The tour I used is linked below. I really enjoyed my experience. No photography is allowed (sorry, I don’t have anything to show you), but it was still really incredible to see it up close.
Piazza di Santa Maria delle Grazie, 20123 Milano
Castello Sforzesco isn’t too far away and it’s really a sight. Think of it as part-castle and part-museum.
It houses works by da Vinci and Michelangelo and is also cool as hell to walk around. Especially at night. It’s almost like the castle comes alive.
Piazza Castello, 20121 Milano
Open 7 a.m. – 7:30 p.m.
Via Fiori Chiari
This street seems so quintessentially Italy to me. You can walk down here to get to your next destination.
Pinacoteca di Brera
If you haven’t yet had your museum fix, Pinacoteca di Brera is a nice final stop. When you arrive, you’ll enter into a palazzo, which is simply stunning.
Inside is some of Northern Italy’s finest Renaissance artwork. And one lone Rembrandt, which I of course sought out.
Via Brera, 28, 20121 Milano
Open 8:30 a.m. – 7:15 p.m. Tuesday – Sunday, closed Monday
Day 2 of 3 Days in Milan
Day Trip to Bergamo
Bergamo is only an hour train ride away and absolutely deserves a visit! A day will be a good amount of time and I wrote a blog post on how to make the most of it.
Day 3 of 3 Days in Milan
You can’t visit Milan without seeing the Duomo. I know it seems a little touristy but… can you blame me?! It’s spectacular!
It helps to get there right when it opens. Even with a pass, the lines can get pretty thick. Plan to spend some time here, there’s a lot to see and it can eat up a whole morning.
Climb the terrace
Plan on climbing the terraces. It’s way fun.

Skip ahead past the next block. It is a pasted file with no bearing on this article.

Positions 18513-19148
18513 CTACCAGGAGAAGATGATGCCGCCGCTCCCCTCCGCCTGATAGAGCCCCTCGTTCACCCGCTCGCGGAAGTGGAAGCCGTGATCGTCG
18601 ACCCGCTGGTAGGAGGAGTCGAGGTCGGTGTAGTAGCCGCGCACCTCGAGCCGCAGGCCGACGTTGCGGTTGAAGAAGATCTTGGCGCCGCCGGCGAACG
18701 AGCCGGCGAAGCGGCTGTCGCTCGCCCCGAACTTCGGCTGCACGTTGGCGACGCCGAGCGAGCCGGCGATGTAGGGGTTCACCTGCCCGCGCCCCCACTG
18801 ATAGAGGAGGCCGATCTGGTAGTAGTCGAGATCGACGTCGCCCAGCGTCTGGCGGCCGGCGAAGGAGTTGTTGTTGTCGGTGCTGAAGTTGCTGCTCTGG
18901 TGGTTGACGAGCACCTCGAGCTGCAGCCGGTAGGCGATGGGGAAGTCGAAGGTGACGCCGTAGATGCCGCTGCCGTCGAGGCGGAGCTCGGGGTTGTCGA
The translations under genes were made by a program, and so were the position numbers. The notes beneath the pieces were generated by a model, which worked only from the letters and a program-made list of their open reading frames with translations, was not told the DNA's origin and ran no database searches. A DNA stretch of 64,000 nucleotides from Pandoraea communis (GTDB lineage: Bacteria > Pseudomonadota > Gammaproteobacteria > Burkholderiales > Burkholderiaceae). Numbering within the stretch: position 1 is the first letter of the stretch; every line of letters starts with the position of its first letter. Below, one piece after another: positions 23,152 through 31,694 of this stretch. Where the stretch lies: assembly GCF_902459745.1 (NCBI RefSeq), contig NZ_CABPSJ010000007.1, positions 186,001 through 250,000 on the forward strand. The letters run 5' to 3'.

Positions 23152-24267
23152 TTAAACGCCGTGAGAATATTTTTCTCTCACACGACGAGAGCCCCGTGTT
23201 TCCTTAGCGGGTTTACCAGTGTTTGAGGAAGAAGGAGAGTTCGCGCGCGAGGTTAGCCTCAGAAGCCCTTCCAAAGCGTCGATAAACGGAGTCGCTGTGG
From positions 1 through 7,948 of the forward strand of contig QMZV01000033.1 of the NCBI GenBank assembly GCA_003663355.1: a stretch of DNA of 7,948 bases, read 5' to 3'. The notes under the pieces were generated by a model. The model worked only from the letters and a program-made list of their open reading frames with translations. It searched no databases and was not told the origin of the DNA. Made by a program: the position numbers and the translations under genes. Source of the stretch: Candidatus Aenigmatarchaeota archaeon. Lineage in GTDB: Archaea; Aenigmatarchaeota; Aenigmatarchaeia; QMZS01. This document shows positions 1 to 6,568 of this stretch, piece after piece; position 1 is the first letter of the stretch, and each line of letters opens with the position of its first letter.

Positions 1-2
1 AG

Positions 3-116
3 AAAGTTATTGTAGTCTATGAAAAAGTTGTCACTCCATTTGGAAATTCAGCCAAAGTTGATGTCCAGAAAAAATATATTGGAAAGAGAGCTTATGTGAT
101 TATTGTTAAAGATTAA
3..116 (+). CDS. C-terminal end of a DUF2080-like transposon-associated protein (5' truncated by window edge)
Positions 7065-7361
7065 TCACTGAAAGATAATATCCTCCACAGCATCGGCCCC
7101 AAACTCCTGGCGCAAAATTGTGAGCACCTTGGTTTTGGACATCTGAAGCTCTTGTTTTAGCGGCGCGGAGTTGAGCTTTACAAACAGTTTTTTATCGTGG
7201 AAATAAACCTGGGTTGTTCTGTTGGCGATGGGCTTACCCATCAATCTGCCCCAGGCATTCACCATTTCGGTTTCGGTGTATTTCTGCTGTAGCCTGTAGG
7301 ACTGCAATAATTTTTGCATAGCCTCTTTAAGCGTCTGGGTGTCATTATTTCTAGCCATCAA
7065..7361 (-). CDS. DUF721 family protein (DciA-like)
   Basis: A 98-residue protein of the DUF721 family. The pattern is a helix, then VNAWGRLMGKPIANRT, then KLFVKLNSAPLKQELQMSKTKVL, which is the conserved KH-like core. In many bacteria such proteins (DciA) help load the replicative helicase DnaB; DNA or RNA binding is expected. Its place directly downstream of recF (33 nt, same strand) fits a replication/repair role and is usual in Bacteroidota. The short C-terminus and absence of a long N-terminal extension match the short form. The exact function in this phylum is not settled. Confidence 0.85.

Piazza del Duomo, 20122 Milano
Open 8 a.m. – 7 p.m.
Galleria Vittorio Emanuele II
The Galleria Vittorio Emanuele II is just steps away. It’s a nice spot to grab a bite to eat and window shop/actually shop. Every high end, luxurious shop you could ever think of is housed in this beautiful building. Just walking around makes you feel upscale.
Not everything is totally out of your budget, though. It just takes looking past the Armani storefront to find the hidden, less expensive stores.
Piazza del Duomo, 20123 Milano
Santuario Di S. Bernardino Alle Ossa
I have a weird fascination with ossuaries, so hearing that there’s one in Milan meant I had to visit it. Santuario Di S. Bernardino Alle Ossa is much smaller than other ossuaries I’ve seen. It’s also less visited, so space won’t be an issue.
It was used to house bones for several centuries when the cemetery became too crowded. However, the bones weren’t used for decor until the 1700s when it was restored after a fire. Why do people think to decorate with skulls and femurs? Beats me, but I dig it.
Via Verziere, 2, 20122 Milano
Basilica di Santa Maria presso San Satiro
Basilica di Santa Maria presso San Satiro is a tiny little church with a very interesting optical illusion. I’m not sure I was quite able to capture it properly, but see if you can spot it. A lack of space meant people had to get creative, and thus, the basilica was born.
One Last Thing
Milan knows its drinks, and knows how to integrate it into everyday life seamlessly. Get a cocktail if you can. Even better? Aperitivo. The idea here is you pay for your drink, and the food (usually in a buffet-style) is free. Check bars nearby and go for it.